DALLAS - College football is again being impacted by the COVID-19 pandemic as the bowl season gets underway.
Texas A&M announced that they are pulling out of the Gator Bowl due to COVID-19 cases and season-ending injuries.
Some contingency plans for other games are being put into place.
Unlike the Aggies, the recent COVID surge did not stop Missouri and Army from playing in Fort Worth as part of the Armed Forces Bowl Wednesday night.
"Being a veteran, I thought it would be great to come down and see the team I grew up watching," Mizzou fan Nathan Hoffman said.
Many in the sports world are holding their breath, hoping more games aren’t impacted.
It’s bowl season for college football, and just like everything else in our lives this year, the coronavirus is making an impact.
"We just saw that Texas A&M couldn’t play, so we were keeping our fingers crossed that we were going to be able to make it tonight," Mizzou alum Cheryl Summers said.
The University of Missouri and Army were able to take part in the Armed Forces Bowl at TCU’s Amon Carter Stadium.
While football is on the front of fans minds, they’re aware of what’s been going on.
"We are just keeping it simple, not being around too many people. Wearing our masks when we can. We are vaccinated, we got our booster shot," Summers said.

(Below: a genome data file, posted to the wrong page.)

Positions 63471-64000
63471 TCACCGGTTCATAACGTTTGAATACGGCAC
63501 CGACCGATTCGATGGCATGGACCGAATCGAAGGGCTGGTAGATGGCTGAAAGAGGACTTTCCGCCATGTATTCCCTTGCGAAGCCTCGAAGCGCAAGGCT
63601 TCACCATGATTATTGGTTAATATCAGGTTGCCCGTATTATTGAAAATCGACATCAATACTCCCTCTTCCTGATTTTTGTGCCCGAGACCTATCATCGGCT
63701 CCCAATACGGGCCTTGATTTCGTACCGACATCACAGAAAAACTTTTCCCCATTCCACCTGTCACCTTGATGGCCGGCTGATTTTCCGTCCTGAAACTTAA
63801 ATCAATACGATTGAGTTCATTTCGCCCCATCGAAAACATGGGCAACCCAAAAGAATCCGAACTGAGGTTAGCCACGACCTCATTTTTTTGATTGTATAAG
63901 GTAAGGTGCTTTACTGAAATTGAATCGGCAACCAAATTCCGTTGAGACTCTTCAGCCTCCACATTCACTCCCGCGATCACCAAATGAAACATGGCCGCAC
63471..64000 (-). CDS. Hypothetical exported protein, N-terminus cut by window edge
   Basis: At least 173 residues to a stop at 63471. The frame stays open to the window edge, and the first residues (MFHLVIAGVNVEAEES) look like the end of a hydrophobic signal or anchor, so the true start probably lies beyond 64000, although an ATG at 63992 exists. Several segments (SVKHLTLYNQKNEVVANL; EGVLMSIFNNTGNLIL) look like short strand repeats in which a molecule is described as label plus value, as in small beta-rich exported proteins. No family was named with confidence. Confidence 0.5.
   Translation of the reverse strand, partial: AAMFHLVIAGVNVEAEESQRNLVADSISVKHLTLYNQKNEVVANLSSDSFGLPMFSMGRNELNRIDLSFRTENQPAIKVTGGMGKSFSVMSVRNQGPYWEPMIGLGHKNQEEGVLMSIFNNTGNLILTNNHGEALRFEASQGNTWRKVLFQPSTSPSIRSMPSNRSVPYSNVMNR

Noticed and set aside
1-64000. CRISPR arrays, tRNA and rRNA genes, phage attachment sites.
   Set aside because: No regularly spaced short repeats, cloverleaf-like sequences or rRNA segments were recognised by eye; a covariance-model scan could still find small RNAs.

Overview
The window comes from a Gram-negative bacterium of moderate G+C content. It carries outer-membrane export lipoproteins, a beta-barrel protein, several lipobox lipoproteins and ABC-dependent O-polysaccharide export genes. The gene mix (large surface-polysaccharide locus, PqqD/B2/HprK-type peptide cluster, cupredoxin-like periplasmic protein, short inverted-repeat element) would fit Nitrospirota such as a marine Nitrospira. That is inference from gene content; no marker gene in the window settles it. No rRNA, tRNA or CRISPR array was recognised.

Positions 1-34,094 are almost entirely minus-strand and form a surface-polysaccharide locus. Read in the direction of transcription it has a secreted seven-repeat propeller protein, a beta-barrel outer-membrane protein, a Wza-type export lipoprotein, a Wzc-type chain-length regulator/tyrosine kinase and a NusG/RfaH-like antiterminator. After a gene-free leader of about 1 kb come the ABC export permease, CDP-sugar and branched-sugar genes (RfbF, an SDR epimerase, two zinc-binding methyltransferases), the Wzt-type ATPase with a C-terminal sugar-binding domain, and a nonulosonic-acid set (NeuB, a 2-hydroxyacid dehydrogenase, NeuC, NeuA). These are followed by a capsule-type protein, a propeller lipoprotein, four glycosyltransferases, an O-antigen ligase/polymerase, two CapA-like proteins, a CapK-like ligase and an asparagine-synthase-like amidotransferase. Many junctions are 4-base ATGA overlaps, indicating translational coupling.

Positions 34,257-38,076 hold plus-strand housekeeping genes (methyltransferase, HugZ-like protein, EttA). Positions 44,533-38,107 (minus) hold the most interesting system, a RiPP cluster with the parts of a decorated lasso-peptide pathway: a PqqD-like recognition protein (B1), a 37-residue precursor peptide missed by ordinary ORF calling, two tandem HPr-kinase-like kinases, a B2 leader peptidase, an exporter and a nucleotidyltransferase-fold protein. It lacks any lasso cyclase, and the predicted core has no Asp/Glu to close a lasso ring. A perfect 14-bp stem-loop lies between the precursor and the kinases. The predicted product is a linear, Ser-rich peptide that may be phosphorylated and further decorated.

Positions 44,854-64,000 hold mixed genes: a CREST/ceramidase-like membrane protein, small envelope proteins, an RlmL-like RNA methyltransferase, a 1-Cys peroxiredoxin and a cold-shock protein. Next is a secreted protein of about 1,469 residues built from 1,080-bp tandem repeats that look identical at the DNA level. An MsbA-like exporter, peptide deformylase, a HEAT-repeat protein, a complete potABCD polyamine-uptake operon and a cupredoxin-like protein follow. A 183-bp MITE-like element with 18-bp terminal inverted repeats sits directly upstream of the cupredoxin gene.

The College Football Playoff Management Committee also announced new actions in response to the omicron surge.
One of the playoff games is the Goodyear Cotton Bowl at AT&T Stadium in Arlington.
Some of the changes include virtual press conferences, limited field access, and no requirement for student-athletes, band members, and spirit-squads to attend.
Another rule change is that if a team doesn’t have enough players, they forfeit.
"I think that there's going to be a lot of effort put into trying to play the game because it just makes things so much more complicated, not just for the teams, but also for all the fans who are coming into Dallas to try to come and watch the game as well," explained Shehan Jeyarajah.
Jeyarajah is a former college sportswriter for Dave Campbell’s Texas Football.
He is now the national college sportswriter for CBS sports.
Moving forward, he said every team is hanging on the hope that their players can stay COVID free.
"For a lot of them, this would have been their last chance to maybe have a chance to play college football," he said. "You know, a lot of these players are not going to have the chance to play at the next level. And so to kind of have that memory stolen from them, I mean, just talking to former players, you know how good of a time players have when they get a chance to play in a bowl game."
There are discussions about opening the roof at AT&T Stadium to have better air flow for the Cotton Bowl.
That will be decided at a later date.